With advance polling already well underway and the midterm election date set for Tuesday, Democrat Beto O’Rourke remains a +300 underdog to usurp Republican incumbent Ted Cruz. Cruz has represented the state as a Republican since 2013 but is being pushed hard by the up-and-coming O’Rourke (D), who serves Texas’s 16th district.
Over the past few weeks, Cruz’s odds to win have moved from -300 to -550 and now back to -400, which is indicative of the volatility seen among voters. There’s no doubt that Cruz is a heavy favorite to retain his seat. However, in a political climate that changes daily, it will ultimately be up to voter turnout on Tuesday.
O’rourke Encouraged by Early Voter Turnout
The early voter turnout, which was over 4.5 million people as of Sunday, is more than the entire voter turnout in Texas for the 2014 midterm elections and the 2012 presidential election. O’Rourke was quoted on the weekend as saying, “if this continues, we win.”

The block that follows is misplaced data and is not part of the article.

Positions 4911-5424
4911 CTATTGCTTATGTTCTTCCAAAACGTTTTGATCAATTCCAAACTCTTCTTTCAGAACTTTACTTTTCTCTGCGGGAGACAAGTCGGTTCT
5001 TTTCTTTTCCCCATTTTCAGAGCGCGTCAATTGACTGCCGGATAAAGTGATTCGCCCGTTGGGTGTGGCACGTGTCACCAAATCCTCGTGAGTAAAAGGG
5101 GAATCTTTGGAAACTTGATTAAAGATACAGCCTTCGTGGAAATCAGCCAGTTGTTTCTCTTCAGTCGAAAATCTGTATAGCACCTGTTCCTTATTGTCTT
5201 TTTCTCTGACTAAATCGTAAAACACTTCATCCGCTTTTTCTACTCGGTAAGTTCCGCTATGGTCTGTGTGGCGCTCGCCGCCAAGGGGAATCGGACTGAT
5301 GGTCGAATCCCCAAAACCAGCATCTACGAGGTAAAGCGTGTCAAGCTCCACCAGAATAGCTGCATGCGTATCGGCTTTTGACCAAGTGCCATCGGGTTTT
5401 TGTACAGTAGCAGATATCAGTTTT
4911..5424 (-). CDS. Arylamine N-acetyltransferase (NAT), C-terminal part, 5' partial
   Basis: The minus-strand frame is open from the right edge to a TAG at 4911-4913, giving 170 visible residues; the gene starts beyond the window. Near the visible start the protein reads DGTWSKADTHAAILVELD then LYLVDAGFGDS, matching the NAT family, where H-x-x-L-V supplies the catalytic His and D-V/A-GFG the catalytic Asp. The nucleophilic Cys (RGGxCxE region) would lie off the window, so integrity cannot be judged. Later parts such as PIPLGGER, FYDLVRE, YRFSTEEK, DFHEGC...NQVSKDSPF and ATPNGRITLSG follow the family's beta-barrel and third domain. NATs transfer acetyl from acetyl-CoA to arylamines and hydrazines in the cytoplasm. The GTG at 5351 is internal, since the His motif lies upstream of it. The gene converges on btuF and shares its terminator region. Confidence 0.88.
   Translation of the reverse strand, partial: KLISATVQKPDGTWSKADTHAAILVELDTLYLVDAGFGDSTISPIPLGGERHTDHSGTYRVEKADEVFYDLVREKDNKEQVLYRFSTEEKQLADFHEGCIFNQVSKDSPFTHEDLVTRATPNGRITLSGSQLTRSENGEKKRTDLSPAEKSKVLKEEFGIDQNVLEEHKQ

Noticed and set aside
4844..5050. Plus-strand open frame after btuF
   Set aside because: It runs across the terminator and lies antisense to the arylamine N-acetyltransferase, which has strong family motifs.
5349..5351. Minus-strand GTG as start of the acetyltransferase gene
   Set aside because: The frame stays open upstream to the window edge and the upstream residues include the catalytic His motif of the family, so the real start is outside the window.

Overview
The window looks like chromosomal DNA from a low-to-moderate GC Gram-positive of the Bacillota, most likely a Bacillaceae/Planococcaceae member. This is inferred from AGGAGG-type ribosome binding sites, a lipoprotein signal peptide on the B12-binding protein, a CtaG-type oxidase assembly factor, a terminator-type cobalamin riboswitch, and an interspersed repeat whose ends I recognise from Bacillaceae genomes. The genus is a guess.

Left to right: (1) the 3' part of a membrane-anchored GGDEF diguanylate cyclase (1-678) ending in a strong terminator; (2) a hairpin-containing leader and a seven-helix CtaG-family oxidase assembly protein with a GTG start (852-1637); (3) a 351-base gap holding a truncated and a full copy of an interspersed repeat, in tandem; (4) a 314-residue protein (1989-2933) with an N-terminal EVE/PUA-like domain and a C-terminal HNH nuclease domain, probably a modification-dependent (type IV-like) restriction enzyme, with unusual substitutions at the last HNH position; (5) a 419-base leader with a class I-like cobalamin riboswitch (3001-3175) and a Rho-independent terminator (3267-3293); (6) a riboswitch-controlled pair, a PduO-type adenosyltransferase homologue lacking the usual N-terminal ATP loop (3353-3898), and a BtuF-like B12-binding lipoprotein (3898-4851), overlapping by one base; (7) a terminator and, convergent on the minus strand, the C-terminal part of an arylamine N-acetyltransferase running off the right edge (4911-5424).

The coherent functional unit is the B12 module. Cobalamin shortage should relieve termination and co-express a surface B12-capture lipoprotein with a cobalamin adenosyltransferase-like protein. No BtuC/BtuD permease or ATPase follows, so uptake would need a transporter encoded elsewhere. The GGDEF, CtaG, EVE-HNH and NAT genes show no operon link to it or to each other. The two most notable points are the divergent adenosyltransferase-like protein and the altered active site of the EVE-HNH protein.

That’s a pretty confident answer from a candidate who, just a couple of weeks ago, looked to be destined to lose. North Texas, sometimes known for voter apathy, has come out strong in early voting and O’Rourke sees this as key to any potential win.
This is a Republican Seat, Right?
The outside world might think, “Oh, Texas, that’s Republican. Why is Beto even running?” But they’d be quite wrong in thinking it’s a foregone conclusion that the Lone Star State is a lone-party state too.
Sure, the Senate seat from Texas has been locked in for the Republicans since Kay Bailey Hutchison in 1993, but before that, the seat belonged to the Democrats for 145 of the previous 147 years.
Think you can predict who takes this seat on November 6? Here are the current odds at Sportsbook to win the Texas Senate race:
Odds as of November 5 at Sportsbook